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Deba bōchō

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Title: Deba bōchō  
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Deba bōchō

Deba bōchō of different sizes.
(b) is angled on both sides, (a) and (c) only on one side, where (a) is for right hand use and (c) is for left hand use.

Deba bōchō (出刃包丁, literally: pointed carving knife) are Japanese style kitchen carvers primarily used to cut fish, though also used when cutting meat. They come in different sizes, sometimes up to 30 cm (12 inches) in length. The deba bōchō first appeared during the Edo period in Sakai. It is designed to behead and fillet fish. Its thickness, and often a more obtuse angle on the back of the heel allow it to cut off the heads of fish without damage. The rest of the blade is then used to ride against the fish bones, separating the fillet. Traditionally, these are made of carbon steel, which needs regular maintenance and oiling to prevent rust. However, many modern knives are also available as stainless steel, which may be dishwasher safe. The carbon steel blades, however, can be sharpened into a sharper cutting edge.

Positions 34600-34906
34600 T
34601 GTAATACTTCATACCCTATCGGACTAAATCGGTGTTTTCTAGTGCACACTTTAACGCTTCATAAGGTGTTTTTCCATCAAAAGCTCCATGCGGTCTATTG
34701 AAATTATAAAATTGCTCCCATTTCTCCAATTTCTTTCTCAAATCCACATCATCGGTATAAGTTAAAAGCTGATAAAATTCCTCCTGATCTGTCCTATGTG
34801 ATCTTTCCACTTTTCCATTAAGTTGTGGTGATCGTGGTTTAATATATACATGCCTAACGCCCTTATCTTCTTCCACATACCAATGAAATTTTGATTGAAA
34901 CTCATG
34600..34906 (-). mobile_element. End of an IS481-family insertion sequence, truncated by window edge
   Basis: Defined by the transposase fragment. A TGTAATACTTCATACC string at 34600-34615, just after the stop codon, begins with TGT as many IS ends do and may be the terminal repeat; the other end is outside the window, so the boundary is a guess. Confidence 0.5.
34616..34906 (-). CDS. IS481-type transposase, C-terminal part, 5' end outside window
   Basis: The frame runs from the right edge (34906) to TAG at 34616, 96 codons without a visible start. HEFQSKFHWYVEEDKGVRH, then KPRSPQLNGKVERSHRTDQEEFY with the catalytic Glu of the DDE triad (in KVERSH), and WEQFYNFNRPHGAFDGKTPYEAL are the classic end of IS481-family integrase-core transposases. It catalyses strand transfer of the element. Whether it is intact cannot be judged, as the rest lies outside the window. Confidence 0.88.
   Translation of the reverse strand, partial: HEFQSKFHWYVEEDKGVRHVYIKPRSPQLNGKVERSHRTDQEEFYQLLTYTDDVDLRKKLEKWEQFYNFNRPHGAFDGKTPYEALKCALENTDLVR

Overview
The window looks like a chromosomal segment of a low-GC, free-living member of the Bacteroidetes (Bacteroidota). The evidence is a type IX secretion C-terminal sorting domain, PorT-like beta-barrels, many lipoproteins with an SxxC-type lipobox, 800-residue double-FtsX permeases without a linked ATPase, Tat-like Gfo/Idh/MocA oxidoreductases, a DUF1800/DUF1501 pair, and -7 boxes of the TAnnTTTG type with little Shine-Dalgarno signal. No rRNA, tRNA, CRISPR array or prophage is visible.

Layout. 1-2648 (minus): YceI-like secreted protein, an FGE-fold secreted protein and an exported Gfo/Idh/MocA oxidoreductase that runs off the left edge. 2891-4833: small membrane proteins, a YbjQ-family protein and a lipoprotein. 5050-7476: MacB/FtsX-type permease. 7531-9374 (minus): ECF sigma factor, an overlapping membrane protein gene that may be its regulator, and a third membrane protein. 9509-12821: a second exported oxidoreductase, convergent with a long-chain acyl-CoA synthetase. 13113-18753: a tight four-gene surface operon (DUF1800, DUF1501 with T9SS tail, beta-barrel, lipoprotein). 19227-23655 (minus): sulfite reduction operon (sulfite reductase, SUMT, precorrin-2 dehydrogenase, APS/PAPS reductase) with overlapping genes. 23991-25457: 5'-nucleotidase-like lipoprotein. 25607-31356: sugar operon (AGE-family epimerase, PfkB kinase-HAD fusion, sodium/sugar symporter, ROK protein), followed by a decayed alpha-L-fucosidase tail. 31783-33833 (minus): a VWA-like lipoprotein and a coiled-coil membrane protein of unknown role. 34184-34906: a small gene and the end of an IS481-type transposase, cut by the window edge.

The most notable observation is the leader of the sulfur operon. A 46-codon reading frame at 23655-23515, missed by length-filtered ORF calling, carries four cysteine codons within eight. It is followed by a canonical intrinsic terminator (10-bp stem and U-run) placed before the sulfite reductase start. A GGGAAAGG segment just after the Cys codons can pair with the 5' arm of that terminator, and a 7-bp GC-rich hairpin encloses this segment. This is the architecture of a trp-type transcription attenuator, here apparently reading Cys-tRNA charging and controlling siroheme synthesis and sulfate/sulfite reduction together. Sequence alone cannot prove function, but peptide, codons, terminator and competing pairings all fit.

The deba is not intended for chopping large diameter bones.[1]

See also

References

  1. ^ "Japanese Knives". Retrieved 27 February 2015. 
  • Hiroko Shimbo, The Japanese Kitchen: 250 Recipes in a Traditional Spirit - Harvard Common Press, 2000, ISBN 9781558321779, page 12
  • Nancy Hachisu, Japanese Farm Food, Andrews McMeel Publishing, 2012, ISBN 9781449418298, page 17
  • Shizuo Tsuji, Japanese Cooking: A Simple Art, Kodansha, 2006, ISBN 9784770030498, page 111


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